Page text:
When Smiley politely pressed, “When you hear Billie Holiday sing that, what do you hear?” Lennox nattered on about Holiday’s early death and self-destruction before saying that she thought if the singer was still alive today, they could talk about lipstick:

I feel that I want to kind of be standing shoulder-to-shoulder with her. If she was here now, we would have a lot in common, there would be a lot of things that we could talk about… Like female empowerment, women’s rights, bigotry, racism. What is it? What? You know there’s so many things we could talk about, we could talk about lipstick, too. We could talk about clothes. But we could talk about the things that are still going on in this day and age that haven’t changed one iota and the sort of pain that I feel because I would like to see a world that could transform. 

In fairness, to many outsiders, American racial politics resemble an MC Escher maze of taboos, loaded phrases and words, and racially coded foods. But to many, Lennox’s attempt to whitewash and make universal a song that was written specifically about the epidemic of lynching that took place across the postwar American south was more than just another innocuous case of someone being “white and oblivious.”

In awkwardly circumventing the origins of “Strange Fruit,” Lennox finds herself in the company of tone-deaf actress Blake Lively, who thought it appropriate to dedicate a fall fashion spread of her new lifestyle site, Preserve, to waxing nostalgic about the antebellum South. Lively conveniently neglected to mention that said lifestyle was made possible by the free labor and attendant terrorizing of slaves, but why should that obstruct fawning over the ways of women with an “inherent social distinction who set the standards for style and appearance”?

Thankfully, the Atlantic’s Ta-Nehisi Coates was there to remind us just how cruel and inhumane southern belles could be.

“As always worth asking the enslaved what they thought about the allure of ‘Southern Belles.’ Turns out they had a lot to say,” Coates tweeted. He continued in a series of tweets, all quoted from Thavolia Glymph’s “Out of the House of Bondage”:

Alice Shaw was given the task of fanning flies and clearing the dinner table. When she dropped a dish, her mistress “beat her on her head.” Lila Nichols failed to gather enough eggs. She was beaten by her mistress. This same mistress later set upon an enslaved woman whom she suspected of poisoning her, “leaving her back ‘in gashes.’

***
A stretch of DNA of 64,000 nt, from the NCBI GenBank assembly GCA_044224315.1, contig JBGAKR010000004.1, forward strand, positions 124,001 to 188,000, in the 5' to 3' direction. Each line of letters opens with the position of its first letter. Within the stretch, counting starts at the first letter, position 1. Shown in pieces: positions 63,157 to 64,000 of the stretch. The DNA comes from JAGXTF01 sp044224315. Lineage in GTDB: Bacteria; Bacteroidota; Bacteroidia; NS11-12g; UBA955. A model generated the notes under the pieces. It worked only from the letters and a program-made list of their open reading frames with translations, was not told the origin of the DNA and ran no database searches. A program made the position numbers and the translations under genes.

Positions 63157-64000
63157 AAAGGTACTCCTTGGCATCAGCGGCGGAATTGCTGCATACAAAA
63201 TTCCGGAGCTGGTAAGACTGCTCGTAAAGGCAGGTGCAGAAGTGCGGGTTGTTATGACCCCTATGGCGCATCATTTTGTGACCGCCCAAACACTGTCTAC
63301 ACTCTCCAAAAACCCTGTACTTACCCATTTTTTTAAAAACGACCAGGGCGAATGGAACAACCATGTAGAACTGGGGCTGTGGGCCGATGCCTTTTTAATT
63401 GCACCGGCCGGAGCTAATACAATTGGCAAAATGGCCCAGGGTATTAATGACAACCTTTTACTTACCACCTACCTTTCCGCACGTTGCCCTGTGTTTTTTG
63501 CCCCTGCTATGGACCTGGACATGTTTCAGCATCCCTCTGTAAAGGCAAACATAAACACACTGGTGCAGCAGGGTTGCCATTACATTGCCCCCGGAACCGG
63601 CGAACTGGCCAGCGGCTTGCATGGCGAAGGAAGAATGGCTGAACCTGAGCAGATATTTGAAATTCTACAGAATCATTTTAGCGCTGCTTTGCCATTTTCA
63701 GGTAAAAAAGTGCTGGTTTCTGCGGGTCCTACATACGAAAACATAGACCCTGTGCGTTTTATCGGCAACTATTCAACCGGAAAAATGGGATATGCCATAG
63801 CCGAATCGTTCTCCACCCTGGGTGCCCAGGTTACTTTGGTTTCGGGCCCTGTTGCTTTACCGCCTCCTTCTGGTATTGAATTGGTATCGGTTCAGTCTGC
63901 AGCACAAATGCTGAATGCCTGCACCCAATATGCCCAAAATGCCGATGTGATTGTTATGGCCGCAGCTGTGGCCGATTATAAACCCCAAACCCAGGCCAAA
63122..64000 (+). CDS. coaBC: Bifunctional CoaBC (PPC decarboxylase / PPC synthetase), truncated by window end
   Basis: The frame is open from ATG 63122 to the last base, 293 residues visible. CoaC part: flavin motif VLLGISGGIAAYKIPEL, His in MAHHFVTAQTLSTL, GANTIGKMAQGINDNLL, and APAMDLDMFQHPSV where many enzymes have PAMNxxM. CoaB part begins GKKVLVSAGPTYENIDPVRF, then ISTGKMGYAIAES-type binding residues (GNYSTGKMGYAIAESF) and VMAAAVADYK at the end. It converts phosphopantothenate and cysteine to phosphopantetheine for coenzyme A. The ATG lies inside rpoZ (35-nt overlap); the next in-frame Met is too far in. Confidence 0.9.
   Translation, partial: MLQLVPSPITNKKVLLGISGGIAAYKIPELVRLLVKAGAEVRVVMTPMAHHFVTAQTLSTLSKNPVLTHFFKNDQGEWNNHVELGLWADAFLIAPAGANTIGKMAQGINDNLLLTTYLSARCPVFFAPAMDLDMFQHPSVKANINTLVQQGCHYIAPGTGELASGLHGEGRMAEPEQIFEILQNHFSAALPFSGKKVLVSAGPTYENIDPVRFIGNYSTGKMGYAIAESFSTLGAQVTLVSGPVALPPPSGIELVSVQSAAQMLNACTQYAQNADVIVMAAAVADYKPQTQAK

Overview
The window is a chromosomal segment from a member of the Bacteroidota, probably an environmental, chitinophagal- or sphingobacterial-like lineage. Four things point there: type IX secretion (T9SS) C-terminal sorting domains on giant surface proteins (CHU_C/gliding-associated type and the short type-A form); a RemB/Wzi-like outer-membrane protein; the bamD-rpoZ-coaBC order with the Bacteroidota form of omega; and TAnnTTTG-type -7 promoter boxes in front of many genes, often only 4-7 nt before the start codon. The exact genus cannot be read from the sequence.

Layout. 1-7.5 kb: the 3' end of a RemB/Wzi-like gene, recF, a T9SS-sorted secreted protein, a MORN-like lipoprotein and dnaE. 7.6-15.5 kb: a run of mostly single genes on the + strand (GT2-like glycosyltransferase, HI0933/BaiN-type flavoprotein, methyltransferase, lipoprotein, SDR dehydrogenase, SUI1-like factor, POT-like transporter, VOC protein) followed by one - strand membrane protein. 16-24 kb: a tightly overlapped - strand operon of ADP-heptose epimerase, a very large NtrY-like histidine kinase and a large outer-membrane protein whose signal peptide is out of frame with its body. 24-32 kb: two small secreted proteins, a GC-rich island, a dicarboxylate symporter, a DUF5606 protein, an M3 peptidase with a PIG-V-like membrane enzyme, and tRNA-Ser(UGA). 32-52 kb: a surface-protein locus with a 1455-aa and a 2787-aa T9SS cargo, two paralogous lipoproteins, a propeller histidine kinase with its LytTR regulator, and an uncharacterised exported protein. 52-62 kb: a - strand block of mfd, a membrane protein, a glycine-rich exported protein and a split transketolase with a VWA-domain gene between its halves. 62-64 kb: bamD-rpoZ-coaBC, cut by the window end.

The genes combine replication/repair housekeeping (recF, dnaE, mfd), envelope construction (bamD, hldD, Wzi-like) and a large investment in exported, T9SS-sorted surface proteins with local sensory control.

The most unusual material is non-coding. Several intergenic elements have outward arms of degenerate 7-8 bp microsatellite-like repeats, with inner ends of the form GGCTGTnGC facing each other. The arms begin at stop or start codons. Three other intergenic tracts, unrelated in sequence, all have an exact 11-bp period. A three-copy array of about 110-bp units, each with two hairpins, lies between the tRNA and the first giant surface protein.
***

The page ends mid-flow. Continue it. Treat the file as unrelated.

“Strange Fruit” was a pivotal song that inspired more art surrounding the topic of lynching — Gertrude Abercrombie’s “Charlie Parker’s Favorite Painting (1947)” being a primary example. It takes an incredible amount of verbal gymnastics to talk about the song without mentioning the subject at all.

And when you reduce it to “violent acts of mankind against ourselves,” you erase the pain from which it was born. A protest song it may be, but “Strange Fruit” is not “We Shall Overcome.” It’s not a song you hear people singing at rallies. It is full of mourning and reserve. I’ve heard “Strange Fruit” once in my life: while watching Ken Burns’ documentary “Jazz” while I was a junior at boarding school.

I remember sitting quietly alone in front of the television as tears streamed down my face. Finally, I called my mother at home, overcome with grief at the horrors committed against people simply because they were black. One of the worst cases is Mary Turner’s. Turner was eight months pregnant when she was lynched in Valdosta, Ga. — she was hanged and burned alive, her baby was cut from her womb and its head was stomped, and then her torturers filled her body with bullets.

That is the sort of memory “Strange Fruit” evokes. Many singers who followed Holiday including Nina Simone, Tori Amos, Dee Dee Bridgewater, and Nona Hendryx, have recorded it. It costs nothing to acknowledge the lost lives and blood spilled that led to its creation in the first place.

America doesn’t need ghouls and goblins to scare. It’s got its past, and in some cases, its present. If someone as well-intentioned as Lennox doesn’t know better, or just doesn’t care, we needn’t look very far for a fright-fest.